tragedy. comedy. solvency.
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Tragedy. Comedy. Solvency.
June, 2013, Page 42
Valley stages take stock after Actors Theatre’s lost season.
None of the Valley’s major theaters is doing Fiddler on the Roof this season. Not literally, anyway. Metaphorically, every season is a precarious fiddling exercise for Valley stages.
Last spring, after 26 years of showcasing homegrown talent with a sly, intellectual take on live theater, Actors Theatre of Phoenix took a tumble, suspending its final two shows and vacating its long-standing spot in the Herberger Theater Center. Though ATP – which plans to return this fall – isn’t “suspended” the way John Edwards’ 2008 presidential campaign is suspended, the lost season illustrates the unique challenges posed by the Valley’s somewhat prosaic theater tastes.
According to Artistic Director Matthew Wiener, ATP’s ripple was a combination of economics, mission and resources. “Our audience is by far younger and more progressive than many other organizations in Phoenix,” he says. Younger audiences connect with the edge and attitude of productions like Dead Man’s Cell Phone and The Agony and Ecstasy of Steve Jobs, but they’re also less reliable consumers – at least in the Valley, where the typical theater patron responds to more commercially-proven fare.
“It’s not that you can’t do challenging theater here,” Wiener says. “But a lot of things have to line up correctly. You have a very narrow window for success.”
Theaters that do flourish in the oft-rocky soil of the Phoenix arts community rely on varied missions, savvy programming and resourceful fundraising. For instance, Phoenix Theatre – located near the Phoenix Art Museum in Downtown Phoenix – has survived 93 years by knowing what its audience wants. “I talk to our audiences constantly,” Producing Artistic Director Michael Barnard says. “We do surveys all the time. People like to share their ideas.” Phoenix Theatre audiences tend to be older and more traditional – and they like musicals. PT’s upcoming season includes White Christmas and Pippin, bookended by Rent and Les Miserables – two epics of oppressed people with powerful singing chops.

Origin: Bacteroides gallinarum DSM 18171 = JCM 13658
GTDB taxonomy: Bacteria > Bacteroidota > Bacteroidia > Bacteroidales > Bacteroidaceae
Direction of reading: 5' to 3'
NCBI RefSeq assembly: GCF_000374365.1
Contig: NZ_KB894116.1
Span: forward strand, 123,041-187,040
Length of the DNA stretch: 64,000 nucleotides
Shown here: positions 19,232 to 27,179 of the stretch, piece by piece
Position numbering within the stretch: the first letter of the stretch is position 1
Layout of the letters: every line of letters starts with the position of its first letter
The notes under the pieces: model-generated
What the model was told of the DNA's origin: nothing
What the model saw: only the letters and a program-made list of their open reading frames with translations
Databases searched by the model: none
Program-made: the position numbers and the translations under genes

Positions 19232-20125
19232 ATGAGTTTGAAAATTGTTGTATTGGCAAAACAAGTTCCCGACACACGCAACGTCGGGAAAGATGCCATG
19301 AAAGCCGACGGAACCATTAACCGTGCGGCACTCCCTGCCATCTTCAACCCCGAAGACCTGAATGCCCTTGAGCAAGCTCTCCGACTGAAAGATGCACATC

“We’ve also been fortunate to find multiple revenue streams,” Barnard says. Unlike ATP, Phoenix Theatre owns its facility – allowing it to make money off box office services, concessions, and performance and rehearsal space rentals.
Arizona Theatre Company Artistic Director David Ira Goldstein says funding-diversity is necessary for professional theaters in the Southwest: “Arts institutions tend to be under-capitalized out here. We have strong private support and individual donations, but endowments are smaller. Cash flow is tighter.” ATC’s two-city operation and statewide profile give it more resources to work with, he says, but it also gives them a broader audience to please. That’s why next season mixes Victorian standards (The Importance of Being Earnest) with erotic comedy (Venus in Fur) and populist works including The Mountaintop, a look at the last hours of Martin Luther King.
“We have to do work that challenges those who already love theater while still welcoming those new to the art form,” Goldstein says.
When Valley theaters raise their curtains this fall, Actors Theatre vows to live again. “We’re hoping to do four shows next season,” Wiener says, “though, at the moment, we’re nomadic.” ATP has retained the rights to last year’s pre-empted productions as they seek a new home with more revenue streams.
“Our circumstances just didn’t fit our mission anymore,” Wiener says. “So, we had to change our circumstances, or change our mission. And we’re not doing Bye Bye, Birdie.”
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